Where quality is the credo

Delivering products of exceptional quality to local markets.

25 February 2020 | Supplements

Etosha Fishing Corporation, formerly known as the Walvis Bay Canning Company, pioneered Namibia’s fishing industry in the 1940s with the country’s first fishmeal and canning plant.

Today the company which manages the only remaining operational cannery in Walvis Bay is a leading player in the Namibian fishing industry and considered to be one of the foremost round-can production facilities in Southern Africa.

The company is the proud Namibian home of the iconic and market-leading Lucky Star canned pilchard brand. It was also one of the first companies to successfully can Namibia’s own horse mackerel, establishing the well-known Efuta Maasbanker brand in 2013.

“Etosha Fishing operates in a business environment where its largest customers are the market leaders for canned fish in Southern Africa. It has been canning Lucky Star pilchards since 1999 and in recent years, also started canning pilchards for other leading brands,” says Etosha Fishing Managing Director Nezette Beukes.

Beukes adds that these superior canned pilchard brands sell at a premium price in the market due to its quality. Going beyond regulatory requirements, Etosha Fishing delivers products of exceptional quality.

Canned fish is a key source of protein on the subcontinent. Canned pilchards form the single largest component of this market. Etosha Fishing’s products contain no preservatives, is high in Omega 3 fatty acids, protein and selenium.

World-class cannery

According to Quality Assurance Manager Linekela Kapundja, Etosha Fishing’s cannery is a world leader in processing and automation with some of the most advanced automated equipment used for processing fish and quality monitoring.

The company has established a quality management system based on the principle of ISO9001, a standard that organisations the world over use to demonstrate the ability to consistently provide products and services that meet customer and regulatory requirements.

The company also uses HACCP as a measure to control food safety risks, which is certified by the Namibian Standards Institution (NSI) through an inspection and audit program. All products are inspected by the NSI and the South African National Regulator for Compulsory Specifications (NRCS) for compliance with canned food manufacturing regulations.

“All these efforts have placed Etosha Fishing products among the best quality canned products, not just in Namibia, but in Africa and worldwide. Our products can be consumed by people of any culture or religion and through these certifications our products act as ambassadors to the Manufacturing and Food Industry outside of Namibia,” says Kapundja.

Testimony to this is the fact that Etosha Fishing has asserted its position as a leading producer of quality canned fish products on several occasions.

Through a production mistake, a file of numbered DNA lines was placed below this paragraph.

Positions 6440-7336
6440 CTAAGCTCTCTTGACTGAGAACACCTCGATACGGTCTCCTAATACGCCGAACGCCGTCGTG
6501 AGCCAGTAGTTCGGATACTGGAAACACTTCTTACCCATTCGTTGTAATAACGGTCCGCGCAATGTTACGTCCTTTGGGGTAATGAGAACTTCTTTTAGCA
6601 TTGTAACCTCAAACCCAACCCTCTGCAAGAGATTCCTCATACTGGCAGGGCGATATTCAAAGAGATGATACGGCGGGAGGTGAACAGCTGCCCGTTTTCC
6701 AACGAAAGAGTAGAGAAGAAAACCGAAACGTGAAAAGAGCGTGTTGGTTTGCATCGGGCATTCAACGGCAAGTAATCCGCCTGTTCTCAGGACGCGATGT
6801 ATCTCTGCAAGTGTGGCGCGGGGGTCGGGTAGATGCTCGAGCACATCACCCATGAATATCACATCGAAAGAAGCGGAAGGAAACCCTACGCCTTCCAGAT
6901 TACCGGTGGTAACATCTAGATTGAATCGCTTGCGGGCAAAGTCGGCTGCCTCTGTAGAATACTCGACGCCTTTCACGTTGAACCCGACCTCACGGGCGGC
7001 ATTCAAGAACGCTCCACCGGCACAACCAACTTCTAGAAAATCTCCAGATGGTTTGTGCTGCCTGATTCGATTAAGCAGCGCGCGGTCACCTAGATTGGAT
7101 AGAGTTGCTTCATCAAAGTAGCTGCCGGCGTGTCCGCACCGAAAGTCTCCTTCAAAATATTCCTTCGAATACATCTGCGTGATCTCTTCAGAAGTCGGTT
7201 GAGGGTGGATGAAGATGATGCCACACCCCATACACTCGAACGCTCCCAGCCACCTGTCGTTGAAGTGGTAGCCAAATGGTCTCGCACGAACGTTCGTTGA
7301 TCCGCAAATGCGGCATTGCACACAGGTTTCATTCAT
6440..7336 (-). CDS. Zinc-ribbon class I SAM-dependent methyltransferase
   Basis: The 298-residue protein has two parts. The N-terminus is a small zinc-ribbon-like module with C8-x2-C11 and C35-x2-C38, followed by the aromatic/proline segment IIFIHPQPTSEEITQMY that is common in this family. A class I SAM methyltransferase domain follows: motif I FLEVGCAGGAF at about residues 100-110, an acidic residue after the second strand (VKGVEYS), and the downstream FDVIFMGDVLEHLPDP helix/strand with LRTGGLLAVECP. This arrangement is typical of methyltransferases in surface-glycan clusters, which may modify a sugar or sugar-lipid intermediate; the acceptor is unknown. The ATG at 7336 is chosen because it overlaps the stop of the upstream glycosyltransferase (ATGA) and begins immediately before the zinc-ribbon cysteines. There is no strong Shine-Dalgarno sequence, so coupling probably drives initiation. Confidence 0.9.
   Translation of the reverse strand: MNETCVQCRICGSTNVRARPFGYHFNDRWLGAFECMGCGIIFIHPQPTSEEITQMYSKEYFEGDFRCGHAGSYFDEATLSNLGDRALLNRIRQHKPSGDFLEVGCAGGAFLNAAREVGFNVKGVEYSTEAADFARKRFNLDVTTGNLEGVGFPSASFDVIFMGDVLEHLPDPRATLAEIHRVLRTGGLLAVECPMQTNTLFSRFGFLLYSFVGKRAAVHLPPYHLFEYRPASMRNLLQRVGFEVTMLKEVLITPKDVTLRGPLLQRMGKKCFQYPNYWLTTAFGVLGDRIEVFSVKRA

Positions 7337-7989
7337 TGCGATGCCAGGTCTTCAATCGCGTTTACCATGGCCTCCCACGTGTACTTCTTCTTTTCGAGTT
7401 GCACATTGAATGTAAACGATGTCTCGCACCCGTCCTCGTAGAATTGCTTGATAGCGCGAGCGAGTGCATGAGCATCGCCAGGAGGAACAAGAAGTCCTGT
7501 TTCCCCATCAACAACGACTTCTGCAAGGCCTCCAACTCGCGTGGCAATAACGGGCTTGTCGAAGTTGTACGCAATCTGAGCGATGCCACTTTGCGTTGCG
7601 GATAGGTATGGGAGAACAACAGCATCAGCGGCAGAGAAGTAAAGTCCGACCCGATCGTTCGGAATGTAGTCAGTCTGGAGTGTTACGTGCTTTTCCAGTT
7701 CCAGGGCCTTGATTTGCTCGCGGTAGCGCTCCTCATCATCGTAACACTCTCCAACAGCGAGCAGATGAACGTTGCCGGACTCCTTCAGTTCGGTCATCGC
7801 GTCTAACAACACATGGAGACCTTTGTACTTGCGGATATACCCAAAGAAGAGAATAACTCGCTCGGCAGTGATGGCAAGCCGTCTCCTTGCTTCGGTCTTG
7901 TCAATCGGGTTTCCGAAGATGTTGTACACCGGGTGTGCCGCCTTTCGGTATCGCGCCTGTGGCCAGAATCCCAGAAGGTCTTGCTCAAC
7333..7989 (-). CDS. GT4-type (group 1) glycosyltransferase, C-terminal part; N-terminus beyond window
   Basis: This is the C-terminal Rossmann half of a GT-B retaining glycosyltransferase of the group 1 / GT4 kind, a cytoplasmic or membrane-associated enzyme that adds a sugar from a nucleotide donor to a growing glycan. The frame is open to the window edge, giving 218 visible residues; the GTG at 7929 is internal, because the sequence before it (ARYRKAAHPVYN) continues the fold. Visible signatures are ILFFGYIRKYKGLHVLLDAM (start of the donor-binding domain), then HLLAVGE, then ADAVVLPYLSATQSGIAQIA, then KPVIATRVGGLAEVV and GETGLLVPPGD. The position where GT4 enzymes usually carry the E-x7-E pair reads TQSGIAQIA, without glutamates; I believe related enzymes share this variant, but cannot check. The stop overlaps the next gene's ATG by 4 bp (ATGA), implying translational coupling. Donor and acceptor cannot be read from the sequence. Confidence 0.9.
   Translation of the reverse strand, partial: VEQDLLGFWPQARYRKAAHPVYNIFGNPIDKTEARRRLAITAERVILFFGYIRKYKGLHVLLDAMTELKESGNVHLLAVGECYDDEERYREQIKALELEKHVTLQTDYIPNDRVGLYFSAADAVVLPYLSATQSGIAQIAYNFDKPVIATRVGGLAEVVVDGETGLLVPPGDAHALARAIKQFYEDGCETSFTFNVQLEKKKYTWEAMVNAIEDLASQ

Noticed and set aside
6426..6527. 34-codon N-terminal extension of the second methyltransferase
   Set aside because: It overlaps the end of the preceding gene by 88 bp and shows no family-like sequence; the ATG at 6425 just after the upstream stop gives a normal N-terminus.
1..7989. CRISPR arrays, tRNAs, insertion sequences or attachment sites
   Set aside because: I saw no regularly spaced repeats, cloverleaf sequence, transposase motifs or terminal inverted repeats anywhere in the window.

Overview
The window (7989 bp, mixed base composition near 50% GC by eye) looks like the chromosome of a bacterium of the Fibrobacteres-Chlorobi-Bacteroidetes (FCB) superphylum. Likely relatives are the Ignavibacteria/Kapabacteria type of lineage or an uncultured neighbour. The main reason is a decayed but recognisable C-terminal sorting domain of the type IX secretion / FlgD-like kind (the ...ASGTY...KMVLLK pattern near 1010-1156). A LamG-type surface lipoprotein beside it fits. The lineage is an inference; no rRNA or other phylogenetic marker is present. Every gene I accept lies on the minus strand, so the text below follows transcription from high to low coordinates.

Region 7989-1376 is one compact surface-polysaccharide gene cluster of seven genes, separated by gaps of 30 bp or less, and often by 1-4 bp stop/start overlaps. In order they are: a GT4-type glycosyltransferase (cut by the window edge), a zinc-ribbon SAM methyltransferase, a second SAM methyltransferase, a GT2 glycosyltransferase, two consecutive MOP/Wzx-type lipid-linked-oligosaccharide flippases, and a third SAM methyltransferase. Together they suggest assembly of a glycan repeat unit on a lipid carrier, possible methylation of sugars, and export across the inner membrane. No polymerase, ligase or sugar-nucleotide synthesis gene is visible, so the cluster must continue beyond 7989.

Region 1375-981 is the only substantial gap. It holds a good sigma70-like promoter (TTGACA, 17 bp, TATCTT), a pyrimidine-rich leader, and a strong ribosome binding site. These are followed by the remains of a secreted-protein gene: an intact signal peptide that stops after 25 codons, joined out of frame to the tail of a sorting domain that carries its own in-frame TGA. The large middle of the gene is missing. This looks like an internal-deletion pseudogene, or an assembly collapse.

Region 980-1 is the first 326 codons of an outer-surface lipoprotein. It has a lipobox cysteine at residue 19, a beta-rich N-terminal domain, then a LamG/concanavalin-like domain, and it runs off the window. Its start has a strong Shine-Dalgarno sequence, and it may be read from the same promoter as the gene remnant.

In 2015 and consecutively since 2017, the company has won three of the five large enterprise categories at the annual National Quality Awards, namely Company of the Year, Exporter of the Year and Product of the Year. The National Quality Awards is hosted by the Namibian Standards Institution (NSI).

Local value addition - Proudly Namibian products

In partnership with its sister company, Erongo Marine Enterprises, Etosha Fishing in 2013 pioneered local value addition of horse mackerel under its own EFUTA Maasbanker brand.

The word “EFUTA” originates from the Oshiwambo language meaning “from the sea”, while the prominent bright pink label design is derived from the traditional Ondelela colours.

It became one of the first fishing companies to successfully can Namibia’s national fish, thereby sustaining jobs at its factory. This value addition venture was in direct response to an on-going appeal by the fisheries ministry for employment creation and value addition in the horse mackerel sector, which is in line with government’s NDP5 and Vision 2030 policy framework.

EFUTA was the first Namibian canned product to receive the NSI’s Standard Mark of Conformity product endorsement. The EFUTA products are also Halaal certified and carry the Team Namibia product mark.

Initially launched in three flavours, namely tomato sauce, chilli and salt water, the company in 2018 added a curry flavour. It also introduced its own canned EFUTA Pilchard product in the same year.

Since the introduction of EFUTA Maasbanker to the local retail market in 2014, the consumers’ response was extremely positive and sales have increased five-fold with a total of nearly 5 million cans sold annually. Exceptionally low in cost, high in protein and especially rich in Omega 3 fatty acids, EFUTA Maasbanker is the most affordable, nutritious and best quality meal money can buy.

Sustaining business despite tough times

As a result of a three-year moratorium imposed on pilchard catches in 2017, Etosha Fishing in 2019 was forced to sell its three purse seine vessels, resulting in the retrenchment of 19 of its sea-going staff.

“Despite efforts to fish in foreign waters to sustain jobs and the running costs of our vessels, we were left with no other choice but to sell our vessels to keep the company afloat. Low catch rates and the financial burden of operating our vessels in foreign waters just did not make this option feasible any longer,” Beukes says.

However, despite the uphill battle Etosha Fishing has managed to ensure that its cannery remains operational with the assistance of its main shareholder, the Oceana Group. The company has been importing frozen pilchards for local value addition, mostly for the Group’s Lucky Star brand.

“We cannot afford to close the doors of Walvis Bay’s last operational cannery. We have to ensure that our 600+ employees retain their jobs, even if it means operating at break-even level,” Beukes stresses. “Of course, we also have a duty to protect our shareholders’ investment.”